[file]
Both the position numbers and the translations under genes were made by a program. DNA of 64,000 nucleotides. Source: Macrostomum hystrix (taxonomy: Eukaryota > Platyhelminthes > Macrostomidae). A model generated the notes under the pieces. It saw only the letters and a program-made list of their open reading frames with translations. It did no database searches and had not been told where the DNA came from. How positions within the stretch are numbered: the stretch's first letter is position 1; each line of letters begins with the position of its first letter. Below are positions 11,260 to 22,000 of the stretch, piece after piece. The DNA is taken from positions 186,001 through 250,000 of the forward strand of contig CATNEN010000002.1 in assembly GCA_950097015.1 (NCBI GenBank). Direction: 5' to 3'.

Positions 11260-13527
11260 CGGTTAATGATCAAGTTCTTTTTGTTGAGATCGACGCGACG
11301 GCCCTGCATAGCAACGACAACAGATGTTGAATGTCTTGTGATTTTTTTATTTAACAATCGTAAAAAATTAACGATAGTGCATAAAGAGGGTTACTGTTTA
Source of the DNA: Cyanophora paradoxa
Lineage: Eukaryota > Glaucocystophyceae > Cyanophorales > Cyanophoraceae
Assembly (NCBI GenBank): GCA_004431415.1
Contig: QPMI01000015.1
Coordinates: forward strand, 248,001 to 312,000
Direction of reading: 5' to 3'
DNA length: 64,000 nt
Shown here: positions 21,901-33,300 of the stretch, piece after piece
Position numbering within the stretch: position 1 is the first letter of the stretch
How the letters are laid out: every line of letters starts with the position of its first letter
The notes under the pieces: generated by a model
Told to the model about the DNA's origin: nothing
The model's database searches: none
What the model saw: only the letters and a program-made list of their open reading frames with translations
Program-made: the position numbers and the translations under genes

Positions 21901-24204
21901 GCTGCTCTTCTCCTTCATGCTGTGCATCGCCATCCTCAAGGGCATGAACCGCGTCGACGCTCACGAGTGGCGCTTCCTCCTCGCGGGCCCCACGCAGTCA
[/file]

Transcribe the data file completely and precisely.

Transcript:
Both the position numbers and the translations under genes were made by a program. DNA of 64,000 nucleotides. Source: Macrostomum hystrix (taxonomy: Eukaryota > Platyhelminthes > Macrostomidae). A model generated the notes under the pieces. It saw only the letters and a program-made list of their open reading frames with translations. It did no database searches and had not been told where the DNA came from. How positions within the stretch are numbered: the stretch's first letter is position 1; each line of letters begins with the position of its first letter. Below are positions 11,260 to 22,000 of the stretch, piece after piece. The DNA is taken from positions 186,001 through 250,000 of the forward strand of contig CATNEN010000002.1 in assembly GCA_950097015.1 (NCBI GenBank). Direction: 5' to 3'.

Positions 11260-13527
11260 CGGTTAATGATCAAGTTCTTTTTGTTGAGATCGACGCGACG
11301 GCCCTGCATAGCAACGACAACAGATGTTGAATGTCTTGTGATTTTTTTATTTAACAATCGTAAAAAATTAACGATAGTGCATAAAGAGGGTTACTGTTTA
Source of the DNA: Cyanophora paradoxa
Lineage: Eukaryota > Glaucocystophyceae > Cyanophorales > Cyanophoraceae
Assembly (NCBI GenBank): GCA_004431415.1
Contig: QPMI01000015.1
Coordinates: forward strand, 248,001 to 312,000
Direction of reading: 5' to 3'
DNA length: 64,000 nt
Shown here: positions 21,901-33,300 of the stretch, piece after piece
Position numbering within the stretch: position 1 is the first letter of the stretch
How the letters are laid out: every line of letters starts with the position of its first letter
The notes under the pieces: generated by a model
Told to the model about the DNA's origin: nothing
The model's database searches: none
What the model saw: only the letters and a program-made list of their open reading frames with translations
Program-made: the position numbers and the translations under genes

Positions 21901-24204
21901 GCTGCTCTTCTCCTTCATGCTGTGCATCGCCATCCTCAAGGGCATGAACCGCGTCGACGCTCACGAGTGGCGCTTCCTCCTCGCGGGCCCCACGCAGTCA